When it comes to war, the words, “imminent threat with clear and present danger” are words not to be taken lightly. Our country created a law that halts other laws when danger to the citizens of the United States is made evident. Clear and present danger was a doctrine adopted by the Supreme Court of the United States to determine under what circumstances limits can be placed on First Amendment freedoms of speech, press, or assembly. The test was replaced in 1969 with Brandenburg v. Ohio‘s “imminent lawless action” test. Imminent danger means something is about to happen that will take all freedoms from everyone by an act of an outsider or insider who provokes war.
Isaiah warns God’s People that they are in imminent danger of losing all freedoms in all ways. This is the first time Isaiah clearly predicts Judah’s captivity in Babylon. With God’s leading, Isaiah teaches us some valuable lessons about faith, prayer, and the dangers of pride. Though the setting today may be different, the problems and temptations are still the same; for Hezekiah’s history is our history, and Hezekiah’s God is our God.
Isaiah 36, The Message
It’s Their Fate That’s at Stake
1-3 In the fourteenth year of King Hezekiah, Sennacherib king of Assyria made war on all the fortress cities of Judah and took them. Then the king of Assyria sent his general, the “Rabshekah,” accompanied by a huge army, from Lachish to Jerusalem to King Hezekiah. The general stopped at the aqueduct where it empties into the upper pool on the road to the public laundry. Three men went out to meet him: Eliakim son of Hilkiah, in charge of the palace; Shebna the secretary; and Joah son of Asaph, the official historian.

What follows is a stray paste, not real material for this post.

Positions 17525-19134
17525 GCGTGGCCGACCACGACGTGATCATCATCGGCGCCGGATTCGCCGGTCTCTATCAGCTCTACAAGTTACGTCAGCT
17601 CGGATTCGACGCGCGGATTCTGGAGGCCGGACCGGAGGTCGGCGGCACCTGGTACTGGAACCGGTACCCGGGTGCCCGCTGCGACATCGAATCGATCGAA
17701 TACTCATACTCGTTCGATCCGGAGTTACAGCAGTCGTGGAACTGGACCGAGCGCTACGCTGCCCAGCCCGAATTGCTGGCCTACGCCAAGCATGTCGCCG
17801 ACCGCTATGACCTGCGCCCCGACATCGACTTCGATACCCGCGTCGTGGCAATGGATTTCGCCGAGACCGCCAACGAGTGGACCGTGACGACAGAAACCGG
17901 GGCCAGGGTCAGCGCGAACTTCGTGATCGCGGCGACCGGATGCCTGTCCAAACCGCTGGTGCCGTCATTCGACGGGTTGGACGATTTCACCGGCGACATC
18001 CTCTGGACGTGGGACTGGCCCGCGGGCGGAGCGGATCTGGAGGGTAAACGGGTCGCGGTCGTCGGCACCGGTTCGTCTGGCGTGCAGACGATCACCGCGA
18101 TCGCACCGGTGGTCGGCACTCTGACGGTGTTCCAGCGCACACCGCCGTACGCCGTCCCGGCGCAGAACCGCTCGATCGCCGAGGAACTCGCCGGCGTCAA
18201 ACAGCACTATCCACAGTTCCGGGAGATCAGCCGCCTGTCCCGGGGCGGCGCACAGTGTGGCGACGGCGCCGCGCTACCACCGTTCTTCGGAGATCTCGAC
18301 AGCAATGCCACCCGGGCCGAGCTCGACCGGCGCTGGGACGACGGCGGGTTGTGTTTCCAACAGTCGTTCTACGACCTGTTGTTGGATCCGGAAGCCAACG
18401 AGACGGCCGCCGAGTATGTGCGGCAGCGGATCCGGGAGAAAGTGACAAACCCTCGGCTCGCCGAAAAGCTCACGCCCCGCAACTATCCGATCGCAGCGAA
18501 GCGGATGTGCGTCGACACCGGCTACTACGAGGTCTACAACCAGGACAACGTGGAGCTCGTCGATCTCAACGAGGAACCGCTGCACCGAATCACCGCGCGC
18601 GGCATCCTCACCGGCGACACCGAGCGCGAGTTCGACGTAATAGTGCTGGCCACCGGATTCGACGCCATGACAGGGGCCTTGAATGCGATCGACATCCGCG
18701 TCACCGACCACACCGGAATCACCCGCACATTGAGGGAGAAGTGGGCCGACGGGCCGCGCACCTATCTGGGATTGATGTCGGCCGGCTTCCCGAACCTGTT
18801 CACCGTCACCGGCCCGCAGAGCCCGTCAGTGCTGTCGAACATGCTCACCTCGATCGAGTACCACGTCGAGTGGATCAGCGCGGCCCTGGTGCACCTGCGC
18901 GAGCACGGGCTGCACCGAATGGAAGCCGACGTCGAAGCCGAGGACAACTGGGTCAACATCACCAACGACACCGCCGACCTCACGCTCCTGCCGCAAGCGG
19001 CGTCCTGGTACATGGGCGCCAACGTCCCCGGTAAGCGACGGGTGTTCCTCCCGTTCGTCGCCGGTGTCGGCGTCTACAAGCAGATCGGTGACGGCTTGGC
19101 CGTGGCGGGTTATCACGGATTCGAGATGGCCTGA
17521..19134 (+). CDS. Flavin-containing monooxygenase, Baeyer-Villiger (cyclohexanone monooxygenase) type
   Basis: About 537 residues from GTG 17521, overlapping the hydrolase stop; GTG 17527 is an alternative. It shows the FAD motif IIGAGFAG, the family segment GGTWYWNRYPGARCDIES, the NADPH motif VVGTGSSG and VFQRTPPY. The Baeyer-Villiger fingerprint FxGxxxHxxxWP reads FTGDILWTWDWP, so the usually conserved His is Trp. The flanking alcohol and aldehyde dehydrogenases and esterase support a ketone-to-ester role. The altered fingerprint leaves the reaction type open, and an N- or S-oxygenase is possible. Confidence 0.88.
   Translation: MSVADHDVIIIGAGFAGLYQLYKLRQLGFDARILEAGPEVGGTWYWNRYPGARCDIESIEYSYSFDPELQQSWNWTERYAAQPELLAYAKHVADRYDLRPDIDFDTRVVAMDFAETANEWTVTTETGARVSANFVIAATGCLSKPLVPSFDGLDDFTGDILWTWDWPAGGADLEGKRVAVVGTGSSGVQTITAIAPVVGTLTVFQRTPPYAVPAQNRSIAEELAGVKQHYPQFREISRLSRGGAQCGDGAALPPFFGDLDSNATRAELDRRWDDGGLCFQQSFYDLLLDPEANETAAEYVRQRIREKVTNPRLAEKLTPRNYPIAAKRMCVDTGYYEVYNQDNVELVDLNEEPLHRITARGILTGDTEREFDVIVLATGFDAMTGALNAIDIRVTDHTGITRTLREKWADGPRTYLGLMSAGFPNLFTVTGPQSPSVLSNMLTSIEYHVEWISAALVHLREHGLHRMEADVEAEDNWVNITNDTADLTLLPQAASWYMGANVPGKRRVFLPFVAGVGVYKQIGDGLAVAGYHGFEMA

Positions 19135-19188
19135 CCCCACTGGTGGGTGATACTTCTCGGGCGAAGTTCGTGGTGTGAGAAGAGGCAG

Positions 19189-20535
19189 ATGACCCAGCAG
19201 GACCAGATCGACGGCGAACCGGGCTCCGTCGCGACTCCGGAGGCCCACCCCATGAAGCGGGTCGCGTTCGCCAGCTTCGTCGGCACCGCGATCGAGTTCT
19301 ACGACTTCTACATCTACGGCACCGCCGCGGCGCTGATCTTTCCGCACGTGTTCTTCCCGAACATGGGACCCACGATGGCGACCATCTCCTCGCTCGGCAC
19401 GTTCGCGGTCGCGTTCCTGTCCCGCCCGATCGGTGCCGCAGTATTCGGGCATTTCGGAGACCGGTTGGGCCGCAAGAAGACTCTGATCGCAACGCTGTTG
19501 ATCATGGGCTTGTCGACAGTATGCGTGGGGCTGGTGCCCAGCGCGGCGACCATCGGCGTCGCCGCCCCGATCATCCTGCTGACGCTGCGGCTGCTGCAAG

4-7 The Rabshekah said to them, “Tell Hezekiah that the Great King, the king of Assyria, says this: ‘What kind of backing do you think you have against me? You’re bluffing and I’m calling your bluff. Your words are no match for my weapons. What kind of backup do you have now that you’ve rebelled against me? Egypt? Don’t make me laugh. Egypt is a rubber crutch. Lean on Egypt and you’ll end up flat on your face. That’s all Pharaoh king of Egypt is to anyone who leans on him. And if you try to tell me, “We’re leaning on our God,” isn’t it a bit late? Hasn’t Hezekiah just gotten rid of all the places of worship, telling you, “You’ve got to worship at this altar”?
8-9 “‘Be reasonable. Face the facts: My master the king of Assyria will give you two thousand horses if you can put riders on them. You can’t do it, can you? So how do you think, depending on flimsy Egypt’s chariots and riders, you can stand up against even the lowest-ranking captain in my master’s army?
10 “‘And besides, do you think I came all this way to destroy this land without first getting God’s blessing? It was your God who told me, Make war on this land. Destroy it.’”
11 Eliakim, Shebna, and Joah answered the Rabshekah, “Please talk to us in Aramaic. We understand Aramaic. Don’t talk to us in Hebrew within earshot of all the people gathered around.”
12 But the Rabshekah replied, “Do you think my master has sent me to give this message to your master and you but not also to the people clustered here? It’s their fate that’s at stake. They’re the ones who are going to end up eating their own excrement and drinking their own urine.”
13-15 Then the Rabshekah stood up and called out loudly in Hebrew, the common language, “Listen to the message of the Great King, the king of Assyria! Don’t listen to Hezekiah’s lies. He can’t save you. And don’t pay any attention to Hezekiah’s pious sermons telling you to lean on God, telling you ‘God will save us, depend on it. God won’t let this city fall to the king of Assyria.’